ERIC Number: ED282636
Record Type: RIE
Publication Date: 1987-Apr
Reference Count: 0
The Development of Coordinated and Sequenced Study Activities.
Moely, Barbara E.; And Others
Second- and fifth-grade students were videotaped as they carried out two different free recall tasks that were designed so that several strategies could be used in coordination to produce optimal performance. In an interview immediately following recall performance, each child was asked to describe his or her study activities. The interview included metamemory questions and a "stimulated recall" procedure in which each child watched a videotape of his or her study behavior. As in previous research, children in the younger group showed limited use of organization and self-testing, the most helpful strategies. Older children not only employed those strategies, but also reported appropriate sequencing and relatively complex coordinations of these and other study activities. Among the older children only, organization of items into groups was supplemented by organization or study of items within groups in a task in which items could be grouped conceptually. In recall of relatively unrelated words, older children were more likely than younger to coordinate several organizational cues. In response to feedback gained through self-testing, older children reported changes or elaborations of study, as well as continuation of previously used study activities. It is expected that this description of spontaneously developed study activities will be useful for future educational interventions. (Author/RH)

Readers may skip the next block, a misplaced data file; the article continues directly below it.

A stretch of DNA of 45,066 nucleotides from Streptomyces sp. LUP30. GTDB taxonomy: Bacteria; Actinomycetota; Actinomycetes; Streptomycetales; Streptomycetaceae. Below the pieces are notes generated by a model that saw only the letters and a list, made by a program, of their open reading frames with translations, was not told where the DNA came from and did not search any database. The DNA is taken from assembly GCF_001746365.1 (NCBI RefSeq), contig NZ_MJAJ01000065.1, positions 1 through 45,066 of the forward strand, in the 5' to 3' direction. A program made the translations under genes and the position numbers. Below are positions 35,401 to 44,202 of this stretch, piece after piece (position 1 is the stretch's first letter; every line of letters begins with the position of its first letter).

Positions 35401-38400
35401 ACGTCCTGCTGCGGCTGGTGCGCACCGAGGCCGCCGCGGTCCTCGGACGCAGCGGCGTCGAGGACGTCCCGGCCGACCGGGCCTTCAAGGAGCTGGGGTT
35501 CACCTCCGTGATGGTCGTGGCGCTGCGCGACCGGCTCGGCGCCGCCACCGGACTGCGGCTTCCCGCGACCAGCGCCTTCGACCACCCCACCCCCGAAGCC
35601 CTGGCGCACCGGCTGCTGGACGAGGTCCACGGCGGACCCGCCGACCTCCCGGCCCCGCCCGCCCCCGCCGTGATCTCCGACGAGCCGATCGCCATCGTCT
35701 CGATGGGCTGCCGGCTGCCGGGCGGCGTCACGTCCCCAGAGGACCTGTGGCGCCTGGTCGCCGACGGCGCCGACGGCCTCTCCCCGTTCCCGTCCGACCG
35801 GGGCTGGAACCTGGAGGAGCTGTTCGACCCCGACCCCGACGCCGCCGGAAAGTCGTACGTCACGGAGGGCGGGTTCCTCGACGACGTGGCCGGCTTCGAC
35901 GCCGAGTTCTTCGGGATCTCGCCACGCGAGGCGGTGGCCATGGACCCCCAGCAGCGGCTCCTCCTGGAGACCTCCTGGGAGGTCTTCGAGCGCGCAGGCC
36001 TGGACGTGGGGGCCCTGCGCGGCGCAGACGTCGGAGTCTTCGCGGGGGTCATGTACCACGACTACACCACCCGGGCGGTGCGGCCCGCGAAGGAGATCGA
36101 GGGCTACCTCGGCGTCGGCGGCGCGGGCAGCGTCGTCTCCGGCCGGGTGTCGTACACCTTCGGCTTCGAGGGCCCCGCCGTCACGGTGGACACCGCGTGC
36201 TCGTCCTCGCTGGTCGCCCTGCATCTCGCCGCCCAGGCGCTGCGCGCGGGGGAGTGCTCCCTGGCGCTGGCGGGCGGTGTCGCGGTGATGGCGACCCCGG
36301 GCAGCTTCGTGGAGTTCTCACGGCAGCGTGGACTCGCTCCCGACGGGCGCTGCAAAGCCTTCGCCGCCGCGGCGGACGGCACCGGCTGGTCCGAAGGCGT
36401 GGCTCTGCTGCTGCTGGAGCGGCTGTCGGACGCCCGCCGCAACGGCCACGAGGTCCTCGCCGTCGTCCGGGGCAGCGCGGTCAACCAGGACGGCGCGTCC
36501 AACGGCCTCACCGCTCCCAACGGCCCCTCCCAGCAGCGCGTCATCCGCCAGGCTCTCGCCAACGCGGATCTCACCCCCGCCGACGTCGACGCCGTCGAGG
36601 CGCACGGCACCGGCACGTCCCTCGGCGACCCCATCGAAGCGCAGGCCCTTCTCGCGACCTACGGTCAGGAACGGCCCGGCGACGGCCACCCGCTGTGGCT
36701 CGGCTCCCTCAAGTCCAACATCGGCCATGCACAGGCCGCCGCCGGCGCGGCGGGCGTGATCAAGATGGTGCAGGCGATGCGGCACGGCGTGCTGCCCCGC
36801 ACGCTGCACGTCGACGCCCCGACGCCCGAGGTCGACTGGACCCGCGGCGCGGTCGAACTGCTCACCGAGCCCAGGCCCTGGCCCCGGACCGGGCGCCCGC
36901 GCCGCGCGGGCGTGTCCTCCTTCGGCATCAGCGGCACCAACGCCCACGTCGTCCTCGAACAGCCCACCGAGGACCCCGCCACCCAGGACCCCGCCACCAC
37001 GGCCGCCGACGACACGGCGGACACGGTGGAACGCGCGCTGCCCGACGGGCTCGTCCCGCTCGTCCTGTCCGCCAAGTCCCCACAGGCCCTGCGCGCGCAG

Publication Type: Reports - Research; Speeches/Meeting Papers
Education Level: N/A
Authoring Institution: N/A
Note: Paper presented at the Biennial Meeting of the Society for Research in Child Development (Baltimore, MD, April 23-26, 1987).